How to GAN a Flan

It’s holiday time and that means parties and getting together with friends. Bringing a baked good or dessert to a gathering is a time honored tradition. But what if this year, you could take it to the next level? Everyone brings actual food. But with the help of Deep Learning, you can bring something completely different – you can bring the image of baked good! I’m not talking about just any old image that someone captured with a camera or created with a pen and paper. I’m talking about the computer itself creating. This image would be never before seen, totally unique, and crafted by the creative process of the machine.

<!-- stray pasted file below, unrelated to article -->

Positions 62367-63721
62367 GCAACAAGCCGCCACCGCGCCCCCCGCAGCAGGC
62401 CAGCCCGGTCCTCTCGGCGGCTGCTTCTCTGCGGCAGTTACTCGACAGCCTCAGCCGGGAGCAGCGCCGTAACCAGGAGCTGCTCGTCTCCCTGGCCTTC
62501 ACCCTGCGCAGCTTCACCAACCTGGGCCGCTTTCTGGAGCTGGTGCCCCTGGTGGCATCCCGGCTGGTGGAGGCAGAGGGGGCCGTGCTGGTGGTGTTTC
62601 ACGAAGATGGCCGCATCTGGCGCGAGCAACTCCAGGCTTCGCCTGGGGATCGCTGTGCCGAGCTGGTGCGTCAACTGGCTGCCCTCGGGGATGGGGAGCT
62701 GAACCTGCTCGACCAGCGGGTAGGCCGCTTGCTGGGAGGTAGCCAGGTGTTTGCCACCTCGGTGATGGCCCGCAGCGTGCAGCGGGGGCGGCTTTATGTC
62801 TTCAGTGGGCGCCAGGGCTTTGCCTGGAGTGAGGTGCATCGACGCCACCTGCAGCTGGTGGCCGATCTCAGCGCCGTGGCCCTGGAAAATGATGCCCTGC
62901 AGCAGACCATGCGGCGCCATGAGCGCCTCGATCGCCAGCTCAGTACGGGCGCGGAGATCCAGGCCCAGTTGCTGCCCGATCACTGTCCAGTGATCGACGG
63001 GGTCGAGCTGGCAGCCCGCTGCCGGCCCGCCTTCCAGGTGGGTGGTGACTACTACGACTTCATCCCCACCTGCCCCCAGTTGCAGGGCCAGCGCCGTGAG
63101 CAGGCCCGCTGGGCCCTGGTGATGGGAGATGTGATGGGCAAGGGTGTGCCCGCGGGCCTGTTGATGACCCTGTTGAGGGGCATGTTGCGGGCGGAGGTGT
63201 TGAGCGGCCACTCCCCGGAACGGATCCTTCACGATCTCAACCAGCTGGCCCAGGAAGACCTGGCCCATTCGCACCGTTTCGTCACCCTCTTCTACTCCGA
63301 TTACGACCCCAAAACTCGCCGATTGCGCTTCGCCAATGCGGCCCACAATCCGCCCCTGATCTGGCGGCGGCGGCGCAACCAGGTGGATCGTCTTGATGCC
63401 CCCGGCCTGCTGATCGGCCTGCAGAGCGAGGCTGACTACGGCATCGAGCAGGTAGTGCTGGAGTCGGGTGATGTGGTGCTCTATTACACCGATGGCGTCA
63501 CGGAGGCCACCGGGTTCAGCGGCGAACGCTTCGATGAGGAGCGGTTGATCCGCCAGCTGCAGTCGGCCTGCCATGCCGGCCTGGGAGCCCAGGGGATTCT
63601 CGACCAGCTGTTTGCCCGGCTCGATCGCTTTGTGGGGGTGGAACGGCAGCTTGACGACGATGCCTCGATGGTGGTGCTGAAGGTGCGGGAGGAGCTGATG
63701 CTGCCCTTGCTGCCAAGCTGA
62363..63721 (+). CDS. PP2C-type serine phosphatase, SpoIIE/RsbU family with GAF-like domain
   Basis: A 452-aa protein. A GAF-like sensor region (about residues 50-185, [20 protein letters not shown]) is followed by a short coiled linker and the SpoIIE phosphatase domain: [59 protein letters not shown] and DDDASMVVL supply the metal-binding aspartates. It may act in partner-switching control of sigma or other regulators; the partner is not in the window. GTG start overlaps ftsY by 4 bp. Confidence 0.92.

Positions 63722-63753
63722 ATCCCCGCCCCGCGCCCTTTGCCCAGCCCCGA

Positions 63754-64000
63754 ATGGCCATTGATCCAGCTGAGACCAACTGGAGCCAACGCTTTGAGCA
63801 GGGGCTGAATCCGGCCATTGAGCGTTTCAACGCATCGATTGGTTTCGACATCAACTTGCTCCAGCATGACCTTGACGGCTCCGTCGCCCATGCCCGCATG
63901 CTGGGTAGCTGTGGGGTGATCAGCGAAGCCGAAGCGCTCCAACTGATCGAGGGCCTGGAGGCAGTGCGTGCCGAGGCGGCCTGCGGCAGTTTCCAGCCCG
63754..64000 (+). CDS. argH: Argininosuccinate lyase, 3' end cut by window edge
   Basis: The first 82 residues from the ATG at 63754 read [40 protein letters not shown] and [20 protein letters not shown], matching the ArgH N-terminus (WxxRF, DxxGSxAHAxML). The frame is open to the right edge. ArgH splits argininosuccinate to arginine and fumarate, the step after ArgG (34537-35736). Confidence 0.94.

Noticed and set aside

That is exactly what we are going to do. We are going to create a flan

Photo by Lucia Sanchez on Flickr

If you’ve never had a flan before, it’s a yummy dessert made of a baked custard with caramel sauce on it.

“Why a flan?”, you may ask. There are quite a few reasons:

  • It’s tasty in real life.
  • Flan rhymes with GAN, (unless you pronounce it “Gaaahn”).
  • Why not?

Onto the recipe. How are we actually going to make this work? We need some ingredients:

  • Clojure – the most advanced programming language to create generative desserts.
  • Apache MXNet – a flexible and efficient deep learning library that has a Clojure package.
  • 1000-5000 pictures of flans – for Deep Learning you need data!

Gather Flan Pictures

The first thing you want to do is gather your 1000 or more images with a scraper. The scraper will crawl google, bing, or instagram and download pictures of mostly flans to your computer. You may have to eyeball and remove any clearly wrong ones from your stash.